Today I have decided to depart from Symfony2. It has to be. The conference #desymfony finished, I am at my room and I was wondering why do I stick to Symfony2 anymore in view of what I will explain as follows:

Well it all starts with this code:

//... stuff in app_dev.php
$loader = require_once __DIR__.'/../app/bootstrap.php.cache';
Debug::enable();
 
require_once __DIR__.'/../app/AppKernel.php';
 
$app = new AppKernel('prod', false);
$app->loadClassCache();
 
$admin = new AppKernel('dev', true);
 
$stack = (new Stack\Builder)
    ->push('Stack\UrlMap', ['/dev_mode' => $admin])
;
 
$app = $stack->resolve($app);
 
$request = Request::createFromGlobals();
$response = $app->handle($request);
$response->send();
$app->terminate($request, $response);

So what I have done here you ask? Basically I have used stack middlewares to basically have a phantom `route` to go in and see the site on development mode, to be able to either reproduce errors in production or to see information on xhprofile or what not.

The stack middleware that I have used is called the url-map middleware. notice that I have two kernels, the kernels could have been totally separate and very different. These are my apps. One is set on development environment and with debug enabled and the other is set on production, this latter is the one facing main bulk of users.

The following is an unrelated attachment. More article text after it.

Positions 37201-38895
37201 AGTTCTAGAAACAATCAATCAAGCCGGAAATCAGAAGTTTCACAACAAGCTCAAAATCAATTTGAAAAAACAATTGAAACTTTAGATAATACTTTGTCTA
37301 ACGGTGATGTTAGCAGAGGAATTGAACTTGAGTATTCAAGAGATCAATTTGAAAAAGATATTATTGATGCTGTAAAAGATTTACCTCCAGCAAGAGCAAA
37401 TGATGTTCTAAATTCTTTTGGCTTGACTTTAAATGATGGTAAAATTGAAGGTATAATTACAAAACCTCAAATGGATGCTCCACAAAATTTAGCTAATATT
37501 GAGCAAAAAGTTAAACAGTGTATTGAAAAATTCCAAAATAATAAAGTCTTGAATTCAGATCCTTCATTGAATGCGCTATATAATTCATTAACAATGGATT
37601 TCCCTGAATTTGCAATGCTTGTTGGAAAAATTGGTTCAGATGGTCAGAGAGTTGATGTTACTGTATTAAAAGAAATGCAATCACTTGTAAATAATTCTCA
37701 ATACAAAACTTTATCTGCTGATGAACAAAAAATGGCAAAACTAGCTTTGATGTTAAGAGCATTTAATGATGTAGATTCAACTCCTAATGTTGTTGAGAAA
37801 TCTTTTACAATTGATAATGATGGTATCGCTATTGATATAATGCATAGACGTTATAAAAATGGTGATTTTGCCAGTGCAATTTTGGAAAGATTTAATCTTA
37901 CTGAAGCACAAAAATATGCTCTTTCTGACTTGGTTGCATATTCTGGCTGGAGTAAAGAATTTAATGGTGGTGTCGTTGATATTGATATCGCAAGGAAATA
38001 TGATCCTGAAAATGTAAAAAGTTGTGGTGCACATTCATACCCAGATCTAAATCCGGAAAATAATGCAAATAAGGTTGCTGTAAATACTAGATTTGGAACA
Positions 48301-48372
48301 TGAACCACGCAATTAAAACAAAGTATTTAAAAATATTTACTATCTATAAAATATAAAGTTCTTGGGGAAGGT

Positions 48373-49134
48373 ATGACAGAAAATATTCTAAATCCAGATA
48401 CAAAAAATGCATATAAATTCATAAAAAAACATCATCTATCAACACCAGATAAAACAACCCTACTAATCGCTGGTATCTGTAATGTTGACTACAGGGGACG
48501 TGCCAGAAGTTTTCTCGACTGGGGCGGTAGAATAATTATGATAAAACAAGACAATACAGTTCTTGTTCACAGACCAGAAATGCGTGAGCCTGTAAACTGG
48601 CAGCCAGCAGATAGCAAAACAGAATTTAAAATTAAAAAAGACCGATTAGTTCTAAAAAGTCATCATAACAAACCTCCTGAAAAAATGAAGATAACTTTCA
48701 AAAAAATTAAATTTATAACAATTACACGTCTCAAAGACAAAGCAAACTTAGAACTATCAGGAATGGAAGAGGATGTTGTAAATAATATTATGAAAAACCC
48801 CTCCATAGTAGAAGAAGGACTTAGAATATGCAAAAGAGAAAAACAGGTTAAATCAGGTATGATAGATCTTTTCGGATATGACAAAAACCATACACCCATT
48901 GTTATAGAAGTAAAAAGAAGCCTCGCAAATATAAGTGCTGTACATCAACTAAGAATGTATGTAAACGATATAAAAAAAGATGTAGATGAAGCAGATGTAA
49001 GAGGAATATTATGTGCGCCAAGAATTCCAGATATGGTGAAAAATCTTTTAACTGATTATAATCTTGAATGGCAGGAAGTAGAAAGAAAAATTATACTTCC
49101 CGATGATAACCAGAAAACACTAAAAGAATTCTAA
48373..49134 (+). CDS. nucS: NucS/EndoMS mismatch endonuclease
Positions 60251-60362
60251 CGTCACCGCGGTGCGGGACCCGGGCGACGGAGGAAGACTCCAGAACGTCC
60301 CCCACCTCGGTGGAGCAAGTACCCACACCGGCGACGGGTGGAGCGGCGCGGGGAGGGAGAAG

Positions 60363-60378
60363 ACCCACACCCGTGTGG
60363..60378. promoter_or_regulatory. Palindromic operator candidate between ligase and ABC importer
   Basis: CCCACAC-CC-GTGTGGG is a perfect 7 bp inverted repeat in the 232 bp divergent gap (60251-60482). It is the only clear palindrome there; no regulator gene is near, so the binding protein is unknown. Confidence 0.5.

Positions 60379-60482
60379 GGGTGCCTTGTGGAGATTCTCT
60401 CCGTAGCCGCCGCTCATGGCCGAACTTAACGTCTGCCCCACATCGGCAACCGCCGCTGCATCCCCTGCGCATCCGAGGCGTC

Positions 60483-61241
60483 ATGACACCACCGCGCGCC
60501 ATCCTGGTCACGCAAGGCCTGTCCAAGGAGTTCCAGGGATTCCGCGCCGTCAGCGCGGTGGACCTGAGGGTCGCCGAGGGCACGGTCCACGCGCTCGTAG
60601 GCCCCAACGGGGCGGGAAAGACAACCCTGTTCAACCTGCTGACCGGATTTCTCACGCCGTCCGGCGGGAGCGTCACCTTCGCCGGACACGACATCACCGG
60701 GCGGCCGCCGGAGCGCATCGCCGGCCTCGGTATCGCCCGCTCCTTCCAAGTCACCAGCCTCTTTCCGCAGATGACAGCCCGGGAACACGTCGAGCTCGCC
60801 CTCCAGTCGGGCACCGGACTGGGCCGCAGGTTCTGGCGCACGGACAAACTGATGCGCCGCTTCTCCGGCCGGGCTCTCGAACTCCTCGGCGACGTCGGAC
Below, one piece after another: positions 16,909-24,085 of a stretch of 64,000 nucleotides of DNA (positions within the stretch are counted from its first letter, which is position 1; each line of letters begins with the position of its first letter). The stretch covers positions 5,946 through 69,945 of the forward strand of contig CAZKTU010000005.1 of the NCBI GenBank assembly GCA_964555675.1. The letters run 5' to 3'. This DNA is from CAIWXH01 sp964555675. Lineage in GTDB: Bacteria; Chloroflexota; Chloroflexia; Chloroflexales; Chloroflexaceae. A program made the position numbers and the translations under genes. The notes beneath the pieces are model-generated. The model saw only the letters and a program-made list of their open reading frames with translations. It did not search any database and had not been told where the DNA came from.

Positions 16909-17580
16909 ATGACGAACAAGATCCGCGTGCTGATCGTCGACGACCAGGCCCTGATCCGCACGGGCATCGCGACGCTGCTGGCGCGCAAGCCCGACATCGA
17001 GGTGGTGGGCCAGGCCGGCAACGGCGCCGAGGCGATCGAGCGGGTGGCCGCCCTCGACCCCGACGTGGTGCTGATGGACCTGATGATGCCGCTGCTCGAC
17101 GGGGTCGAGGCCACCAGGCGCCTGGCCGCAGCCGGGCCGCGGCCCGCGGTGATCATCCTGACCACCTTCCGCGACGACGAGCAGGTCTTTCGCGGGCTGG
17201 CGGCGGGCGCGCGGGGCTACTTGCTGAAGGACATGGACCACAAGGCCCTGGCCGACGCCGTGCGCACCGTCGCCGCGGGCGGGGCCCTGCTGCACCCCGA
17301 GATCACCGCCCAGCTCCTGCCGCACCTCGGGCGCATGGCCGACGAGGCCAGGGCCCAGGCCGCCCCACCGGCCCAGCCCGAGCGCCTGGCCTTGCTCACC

The concept of middlewares is to share functionality across multiple projects disregarding whether they have been written on whatever framework and share it in a way that the functionality lands without a single line of code modification on your apps.

Notice I have used the url-map middleware which is basically mounting the same app but with different settings onto the folder `/dev_mode`. If I run `php app/console router:debug` I will not see the route with `/dev_mode` listed in any of the kernel apps. This path is being resolved by the map I have handed to the resolver stack and I just had to change the app_dev.php, the .htaccess to trim and exchange app.php for app_dev.php, and add these two lines to my composer.json:

    "stack/builder": "~1.0@dev",
    "stack/url-map": "~1.0@dev"

The ultimate result is that when i point my browser to:

http://stack.l/dev_mode/demo/hello/luis  --> I see the development toolbar aka WDT
http://stack.l/demo/hello/luis        ---> I do not see the WDT

I will keep pounding on this since I like it and I am being still favored to do these kinds of good stuffs even though it comes to me very undeservingly. I thank my gracious God for this. Off to random hacks now…